5 world regions currently seeking independence in 2023

In this article we will see some of the world regions and territories currently seeking independence from their mainland in 2023.
independence

In this article we will see some of the world regions and territories currently seeking independence from their mainland in 2023.

This quest can happen both pacifically, thought for example democratic referendums, or more violently, through demonstrations and also, in some cases, conflict. These conflicts frequently escalate into violence and cause decades of unpredictability. 

5 regions seeking independence in 2023

As a result of this, there are world regions seeking independence in 2023.

1. Scotland

The SNP (Scottish National Party) is the nationalist party pushing for the independence of Scotland from the United Kingdom. The aim of the party is to create a Scottish Republic and thus separate from the subjection to the British monarchy.

Scots are very much proud of their traditions, culture, and flourishing economy. The majority of Scottish people is for example unwilling to share the wealth they have amassed through oil drilling in the North Sea. 

Despite British assurances that staying together is for the best, Scotland has decided to conduct its own referendum. In 2014, Scots voted on whether or not to become independent, and the results was closely watched across the European Union by countries wishing to secede.

The referendum saw the victory of the “No” party with 55.30 percent, thus Scotland remained part of the United Kingdom. Another turnover of the referendum is discussed and planned October 2023. Secession is currently increasingly wished from the Scottish people, also as a result of Brexit and its consequences.

2. Catalonia

Catalonian areas can be found in northern Spain. Major groups advocating for independence include the Republican Left of Catalonia, the Popular Unity Candidacy, Convergence and Union, and the Initiative for Catalonia Greens.

Catalonian citizens feel they should not have to subsidize the rest of Spain during times of economic hardship because they are wealthy and only culturally Spanish in name. 

Spain made it clear that they oppose the proposal and would not negotiate with Catalonia on it.

3. Kurdistan

The Kurdistan Workers’ Party (PKK) is the separatist group that aspires to break Kurdistan away from Turkey, Iraq, Iran, and Syria. The Kurdistan Workers’ Party claims that the Kurds are the largest ethnic minority in the world without a country of their own. Hence they demand full independence rather than mere autonomy.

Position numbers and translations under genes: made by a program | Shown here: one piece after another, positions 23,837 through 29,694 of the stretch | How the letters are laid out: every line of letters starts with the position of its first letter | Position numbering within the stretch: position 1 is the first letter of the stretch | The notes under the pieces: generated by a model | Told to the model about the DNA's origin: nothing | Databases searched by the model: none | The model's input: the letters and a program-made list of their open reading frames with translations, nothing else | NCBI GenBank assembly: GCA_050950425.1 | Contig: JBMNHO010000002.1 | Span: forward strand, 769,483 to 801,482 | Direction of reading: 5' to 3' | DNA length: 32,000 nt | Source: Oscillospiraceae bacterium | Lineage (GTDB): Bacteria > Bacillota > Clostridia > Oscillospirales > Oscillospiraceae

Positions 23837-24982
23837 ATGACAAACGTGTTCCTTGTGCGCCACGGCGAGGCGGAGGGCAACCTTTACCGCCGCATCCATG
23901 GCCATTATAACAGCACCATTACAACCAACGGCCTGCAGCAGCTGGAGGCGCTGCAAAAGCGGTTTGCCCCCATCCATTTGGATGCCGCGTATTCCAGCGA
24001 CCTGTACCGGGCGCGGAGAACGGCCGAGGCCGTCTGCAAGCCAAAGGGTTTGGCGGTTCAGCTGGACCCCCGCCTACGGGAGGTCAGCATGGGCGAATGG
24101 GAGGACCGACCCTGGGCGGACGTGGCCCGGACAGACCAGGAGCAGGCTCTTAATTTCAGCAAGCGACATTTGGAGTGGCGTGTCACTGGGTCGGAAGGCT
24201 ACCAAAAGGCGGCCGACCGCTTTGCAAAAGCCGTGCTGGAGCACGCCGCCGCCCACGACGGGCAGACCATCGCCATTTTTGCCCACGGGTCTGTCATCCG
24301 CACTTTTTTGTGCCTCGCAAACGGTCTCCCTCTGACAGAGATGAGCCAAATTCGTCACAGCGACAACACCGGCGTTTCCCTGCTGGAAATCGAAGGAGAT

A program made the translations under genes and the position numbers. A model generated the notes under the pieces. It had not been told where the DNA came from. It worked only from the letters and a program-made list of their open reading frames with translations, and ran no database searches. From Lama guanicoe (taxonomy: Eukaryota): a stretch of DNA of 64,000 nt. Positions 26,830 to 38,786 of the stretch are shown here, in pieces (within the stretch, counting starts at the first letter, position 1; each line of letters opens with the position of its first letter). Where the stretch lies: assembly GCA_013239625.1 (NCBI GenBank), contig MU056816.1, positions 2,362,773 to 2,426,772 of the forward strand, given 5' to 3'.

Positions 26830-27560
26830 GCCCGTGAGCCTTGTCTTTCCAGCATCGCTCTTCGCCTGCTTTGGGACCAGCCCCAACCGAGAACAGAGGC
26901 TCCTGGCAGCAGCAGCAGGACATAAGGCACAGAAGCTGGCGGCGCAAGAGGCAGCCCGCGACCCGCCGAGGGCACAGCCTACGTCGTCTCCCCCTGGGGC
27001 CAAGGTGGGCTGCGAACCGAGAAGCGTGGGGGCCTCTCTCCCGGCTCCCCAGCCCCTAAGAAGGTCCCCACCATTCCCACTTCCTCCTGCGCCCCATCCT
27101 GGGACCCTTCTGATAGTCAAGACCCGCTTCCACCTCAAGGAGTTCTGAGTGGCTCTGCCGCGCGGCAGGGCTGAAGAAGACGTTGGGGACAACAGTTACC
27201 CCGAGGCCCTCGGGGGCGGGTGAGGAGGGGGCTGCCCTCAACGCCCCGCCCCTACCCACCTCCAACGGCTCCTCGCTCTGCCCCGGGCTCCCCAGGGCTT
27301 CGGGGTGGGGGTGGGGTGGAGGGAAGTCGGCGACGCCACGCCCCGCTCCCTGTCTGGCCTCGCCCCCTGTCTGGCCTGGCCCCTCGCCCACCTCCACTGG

Treaty of Sèvres, renounced autonomy in the 1970s, PKK terrorism, Iran-Iraq War, Saddam Hussein’s genocide of Kurds, and the Arab/Kurdish Spring are some of the most significant events.

Kurds in Syria are basically left to rule themselves in the wake of the Syrian Civil War, and the Kurdish language is prohibited in Syria but not in Iran or Turkey.

4. Basque region

The Basque country lies on the Pyrenees Mountains that separate France and Spain. ETA, a Basque separatist organization, fought for more than half a century to achieve independence through violence.

One of the oldest languages in Western Europe is at the center of the struggle there, making it the last major military conflict in that region. Only about a third of the Basque population is fluent in Basque. Nationalists there seek to gain independence so they can revitalize their culture and language. 

ETA has abandoned its violent struggle and taken other measures in recent months to start a peace process. The government of Spain continues to reject talks with a group it labels a terrorist organization. Some are concerned that the region has not yet moved past its deadly history.

5. Flanders region

Western Belgium is where you’ll find Flanders. Independence-minded people are members of the Flemish Movement, which includes groups like the New Flemish Alliance (NVA). For the purposes of this discussion, “this movement” will refer to both the Flemish region of Belgium and the Flemish region of France. 

It includes movements for more political autonomy for Flanders inside Belgium as well as those who have attempted to promote Flemish culture and the Dutch language.

NVA has gained consents in recent years and will undoubtedly strive for full separation someday. Even if public opinion supports increasing autonomy over independence.

Read also: These are the States currently not recognized by the UN

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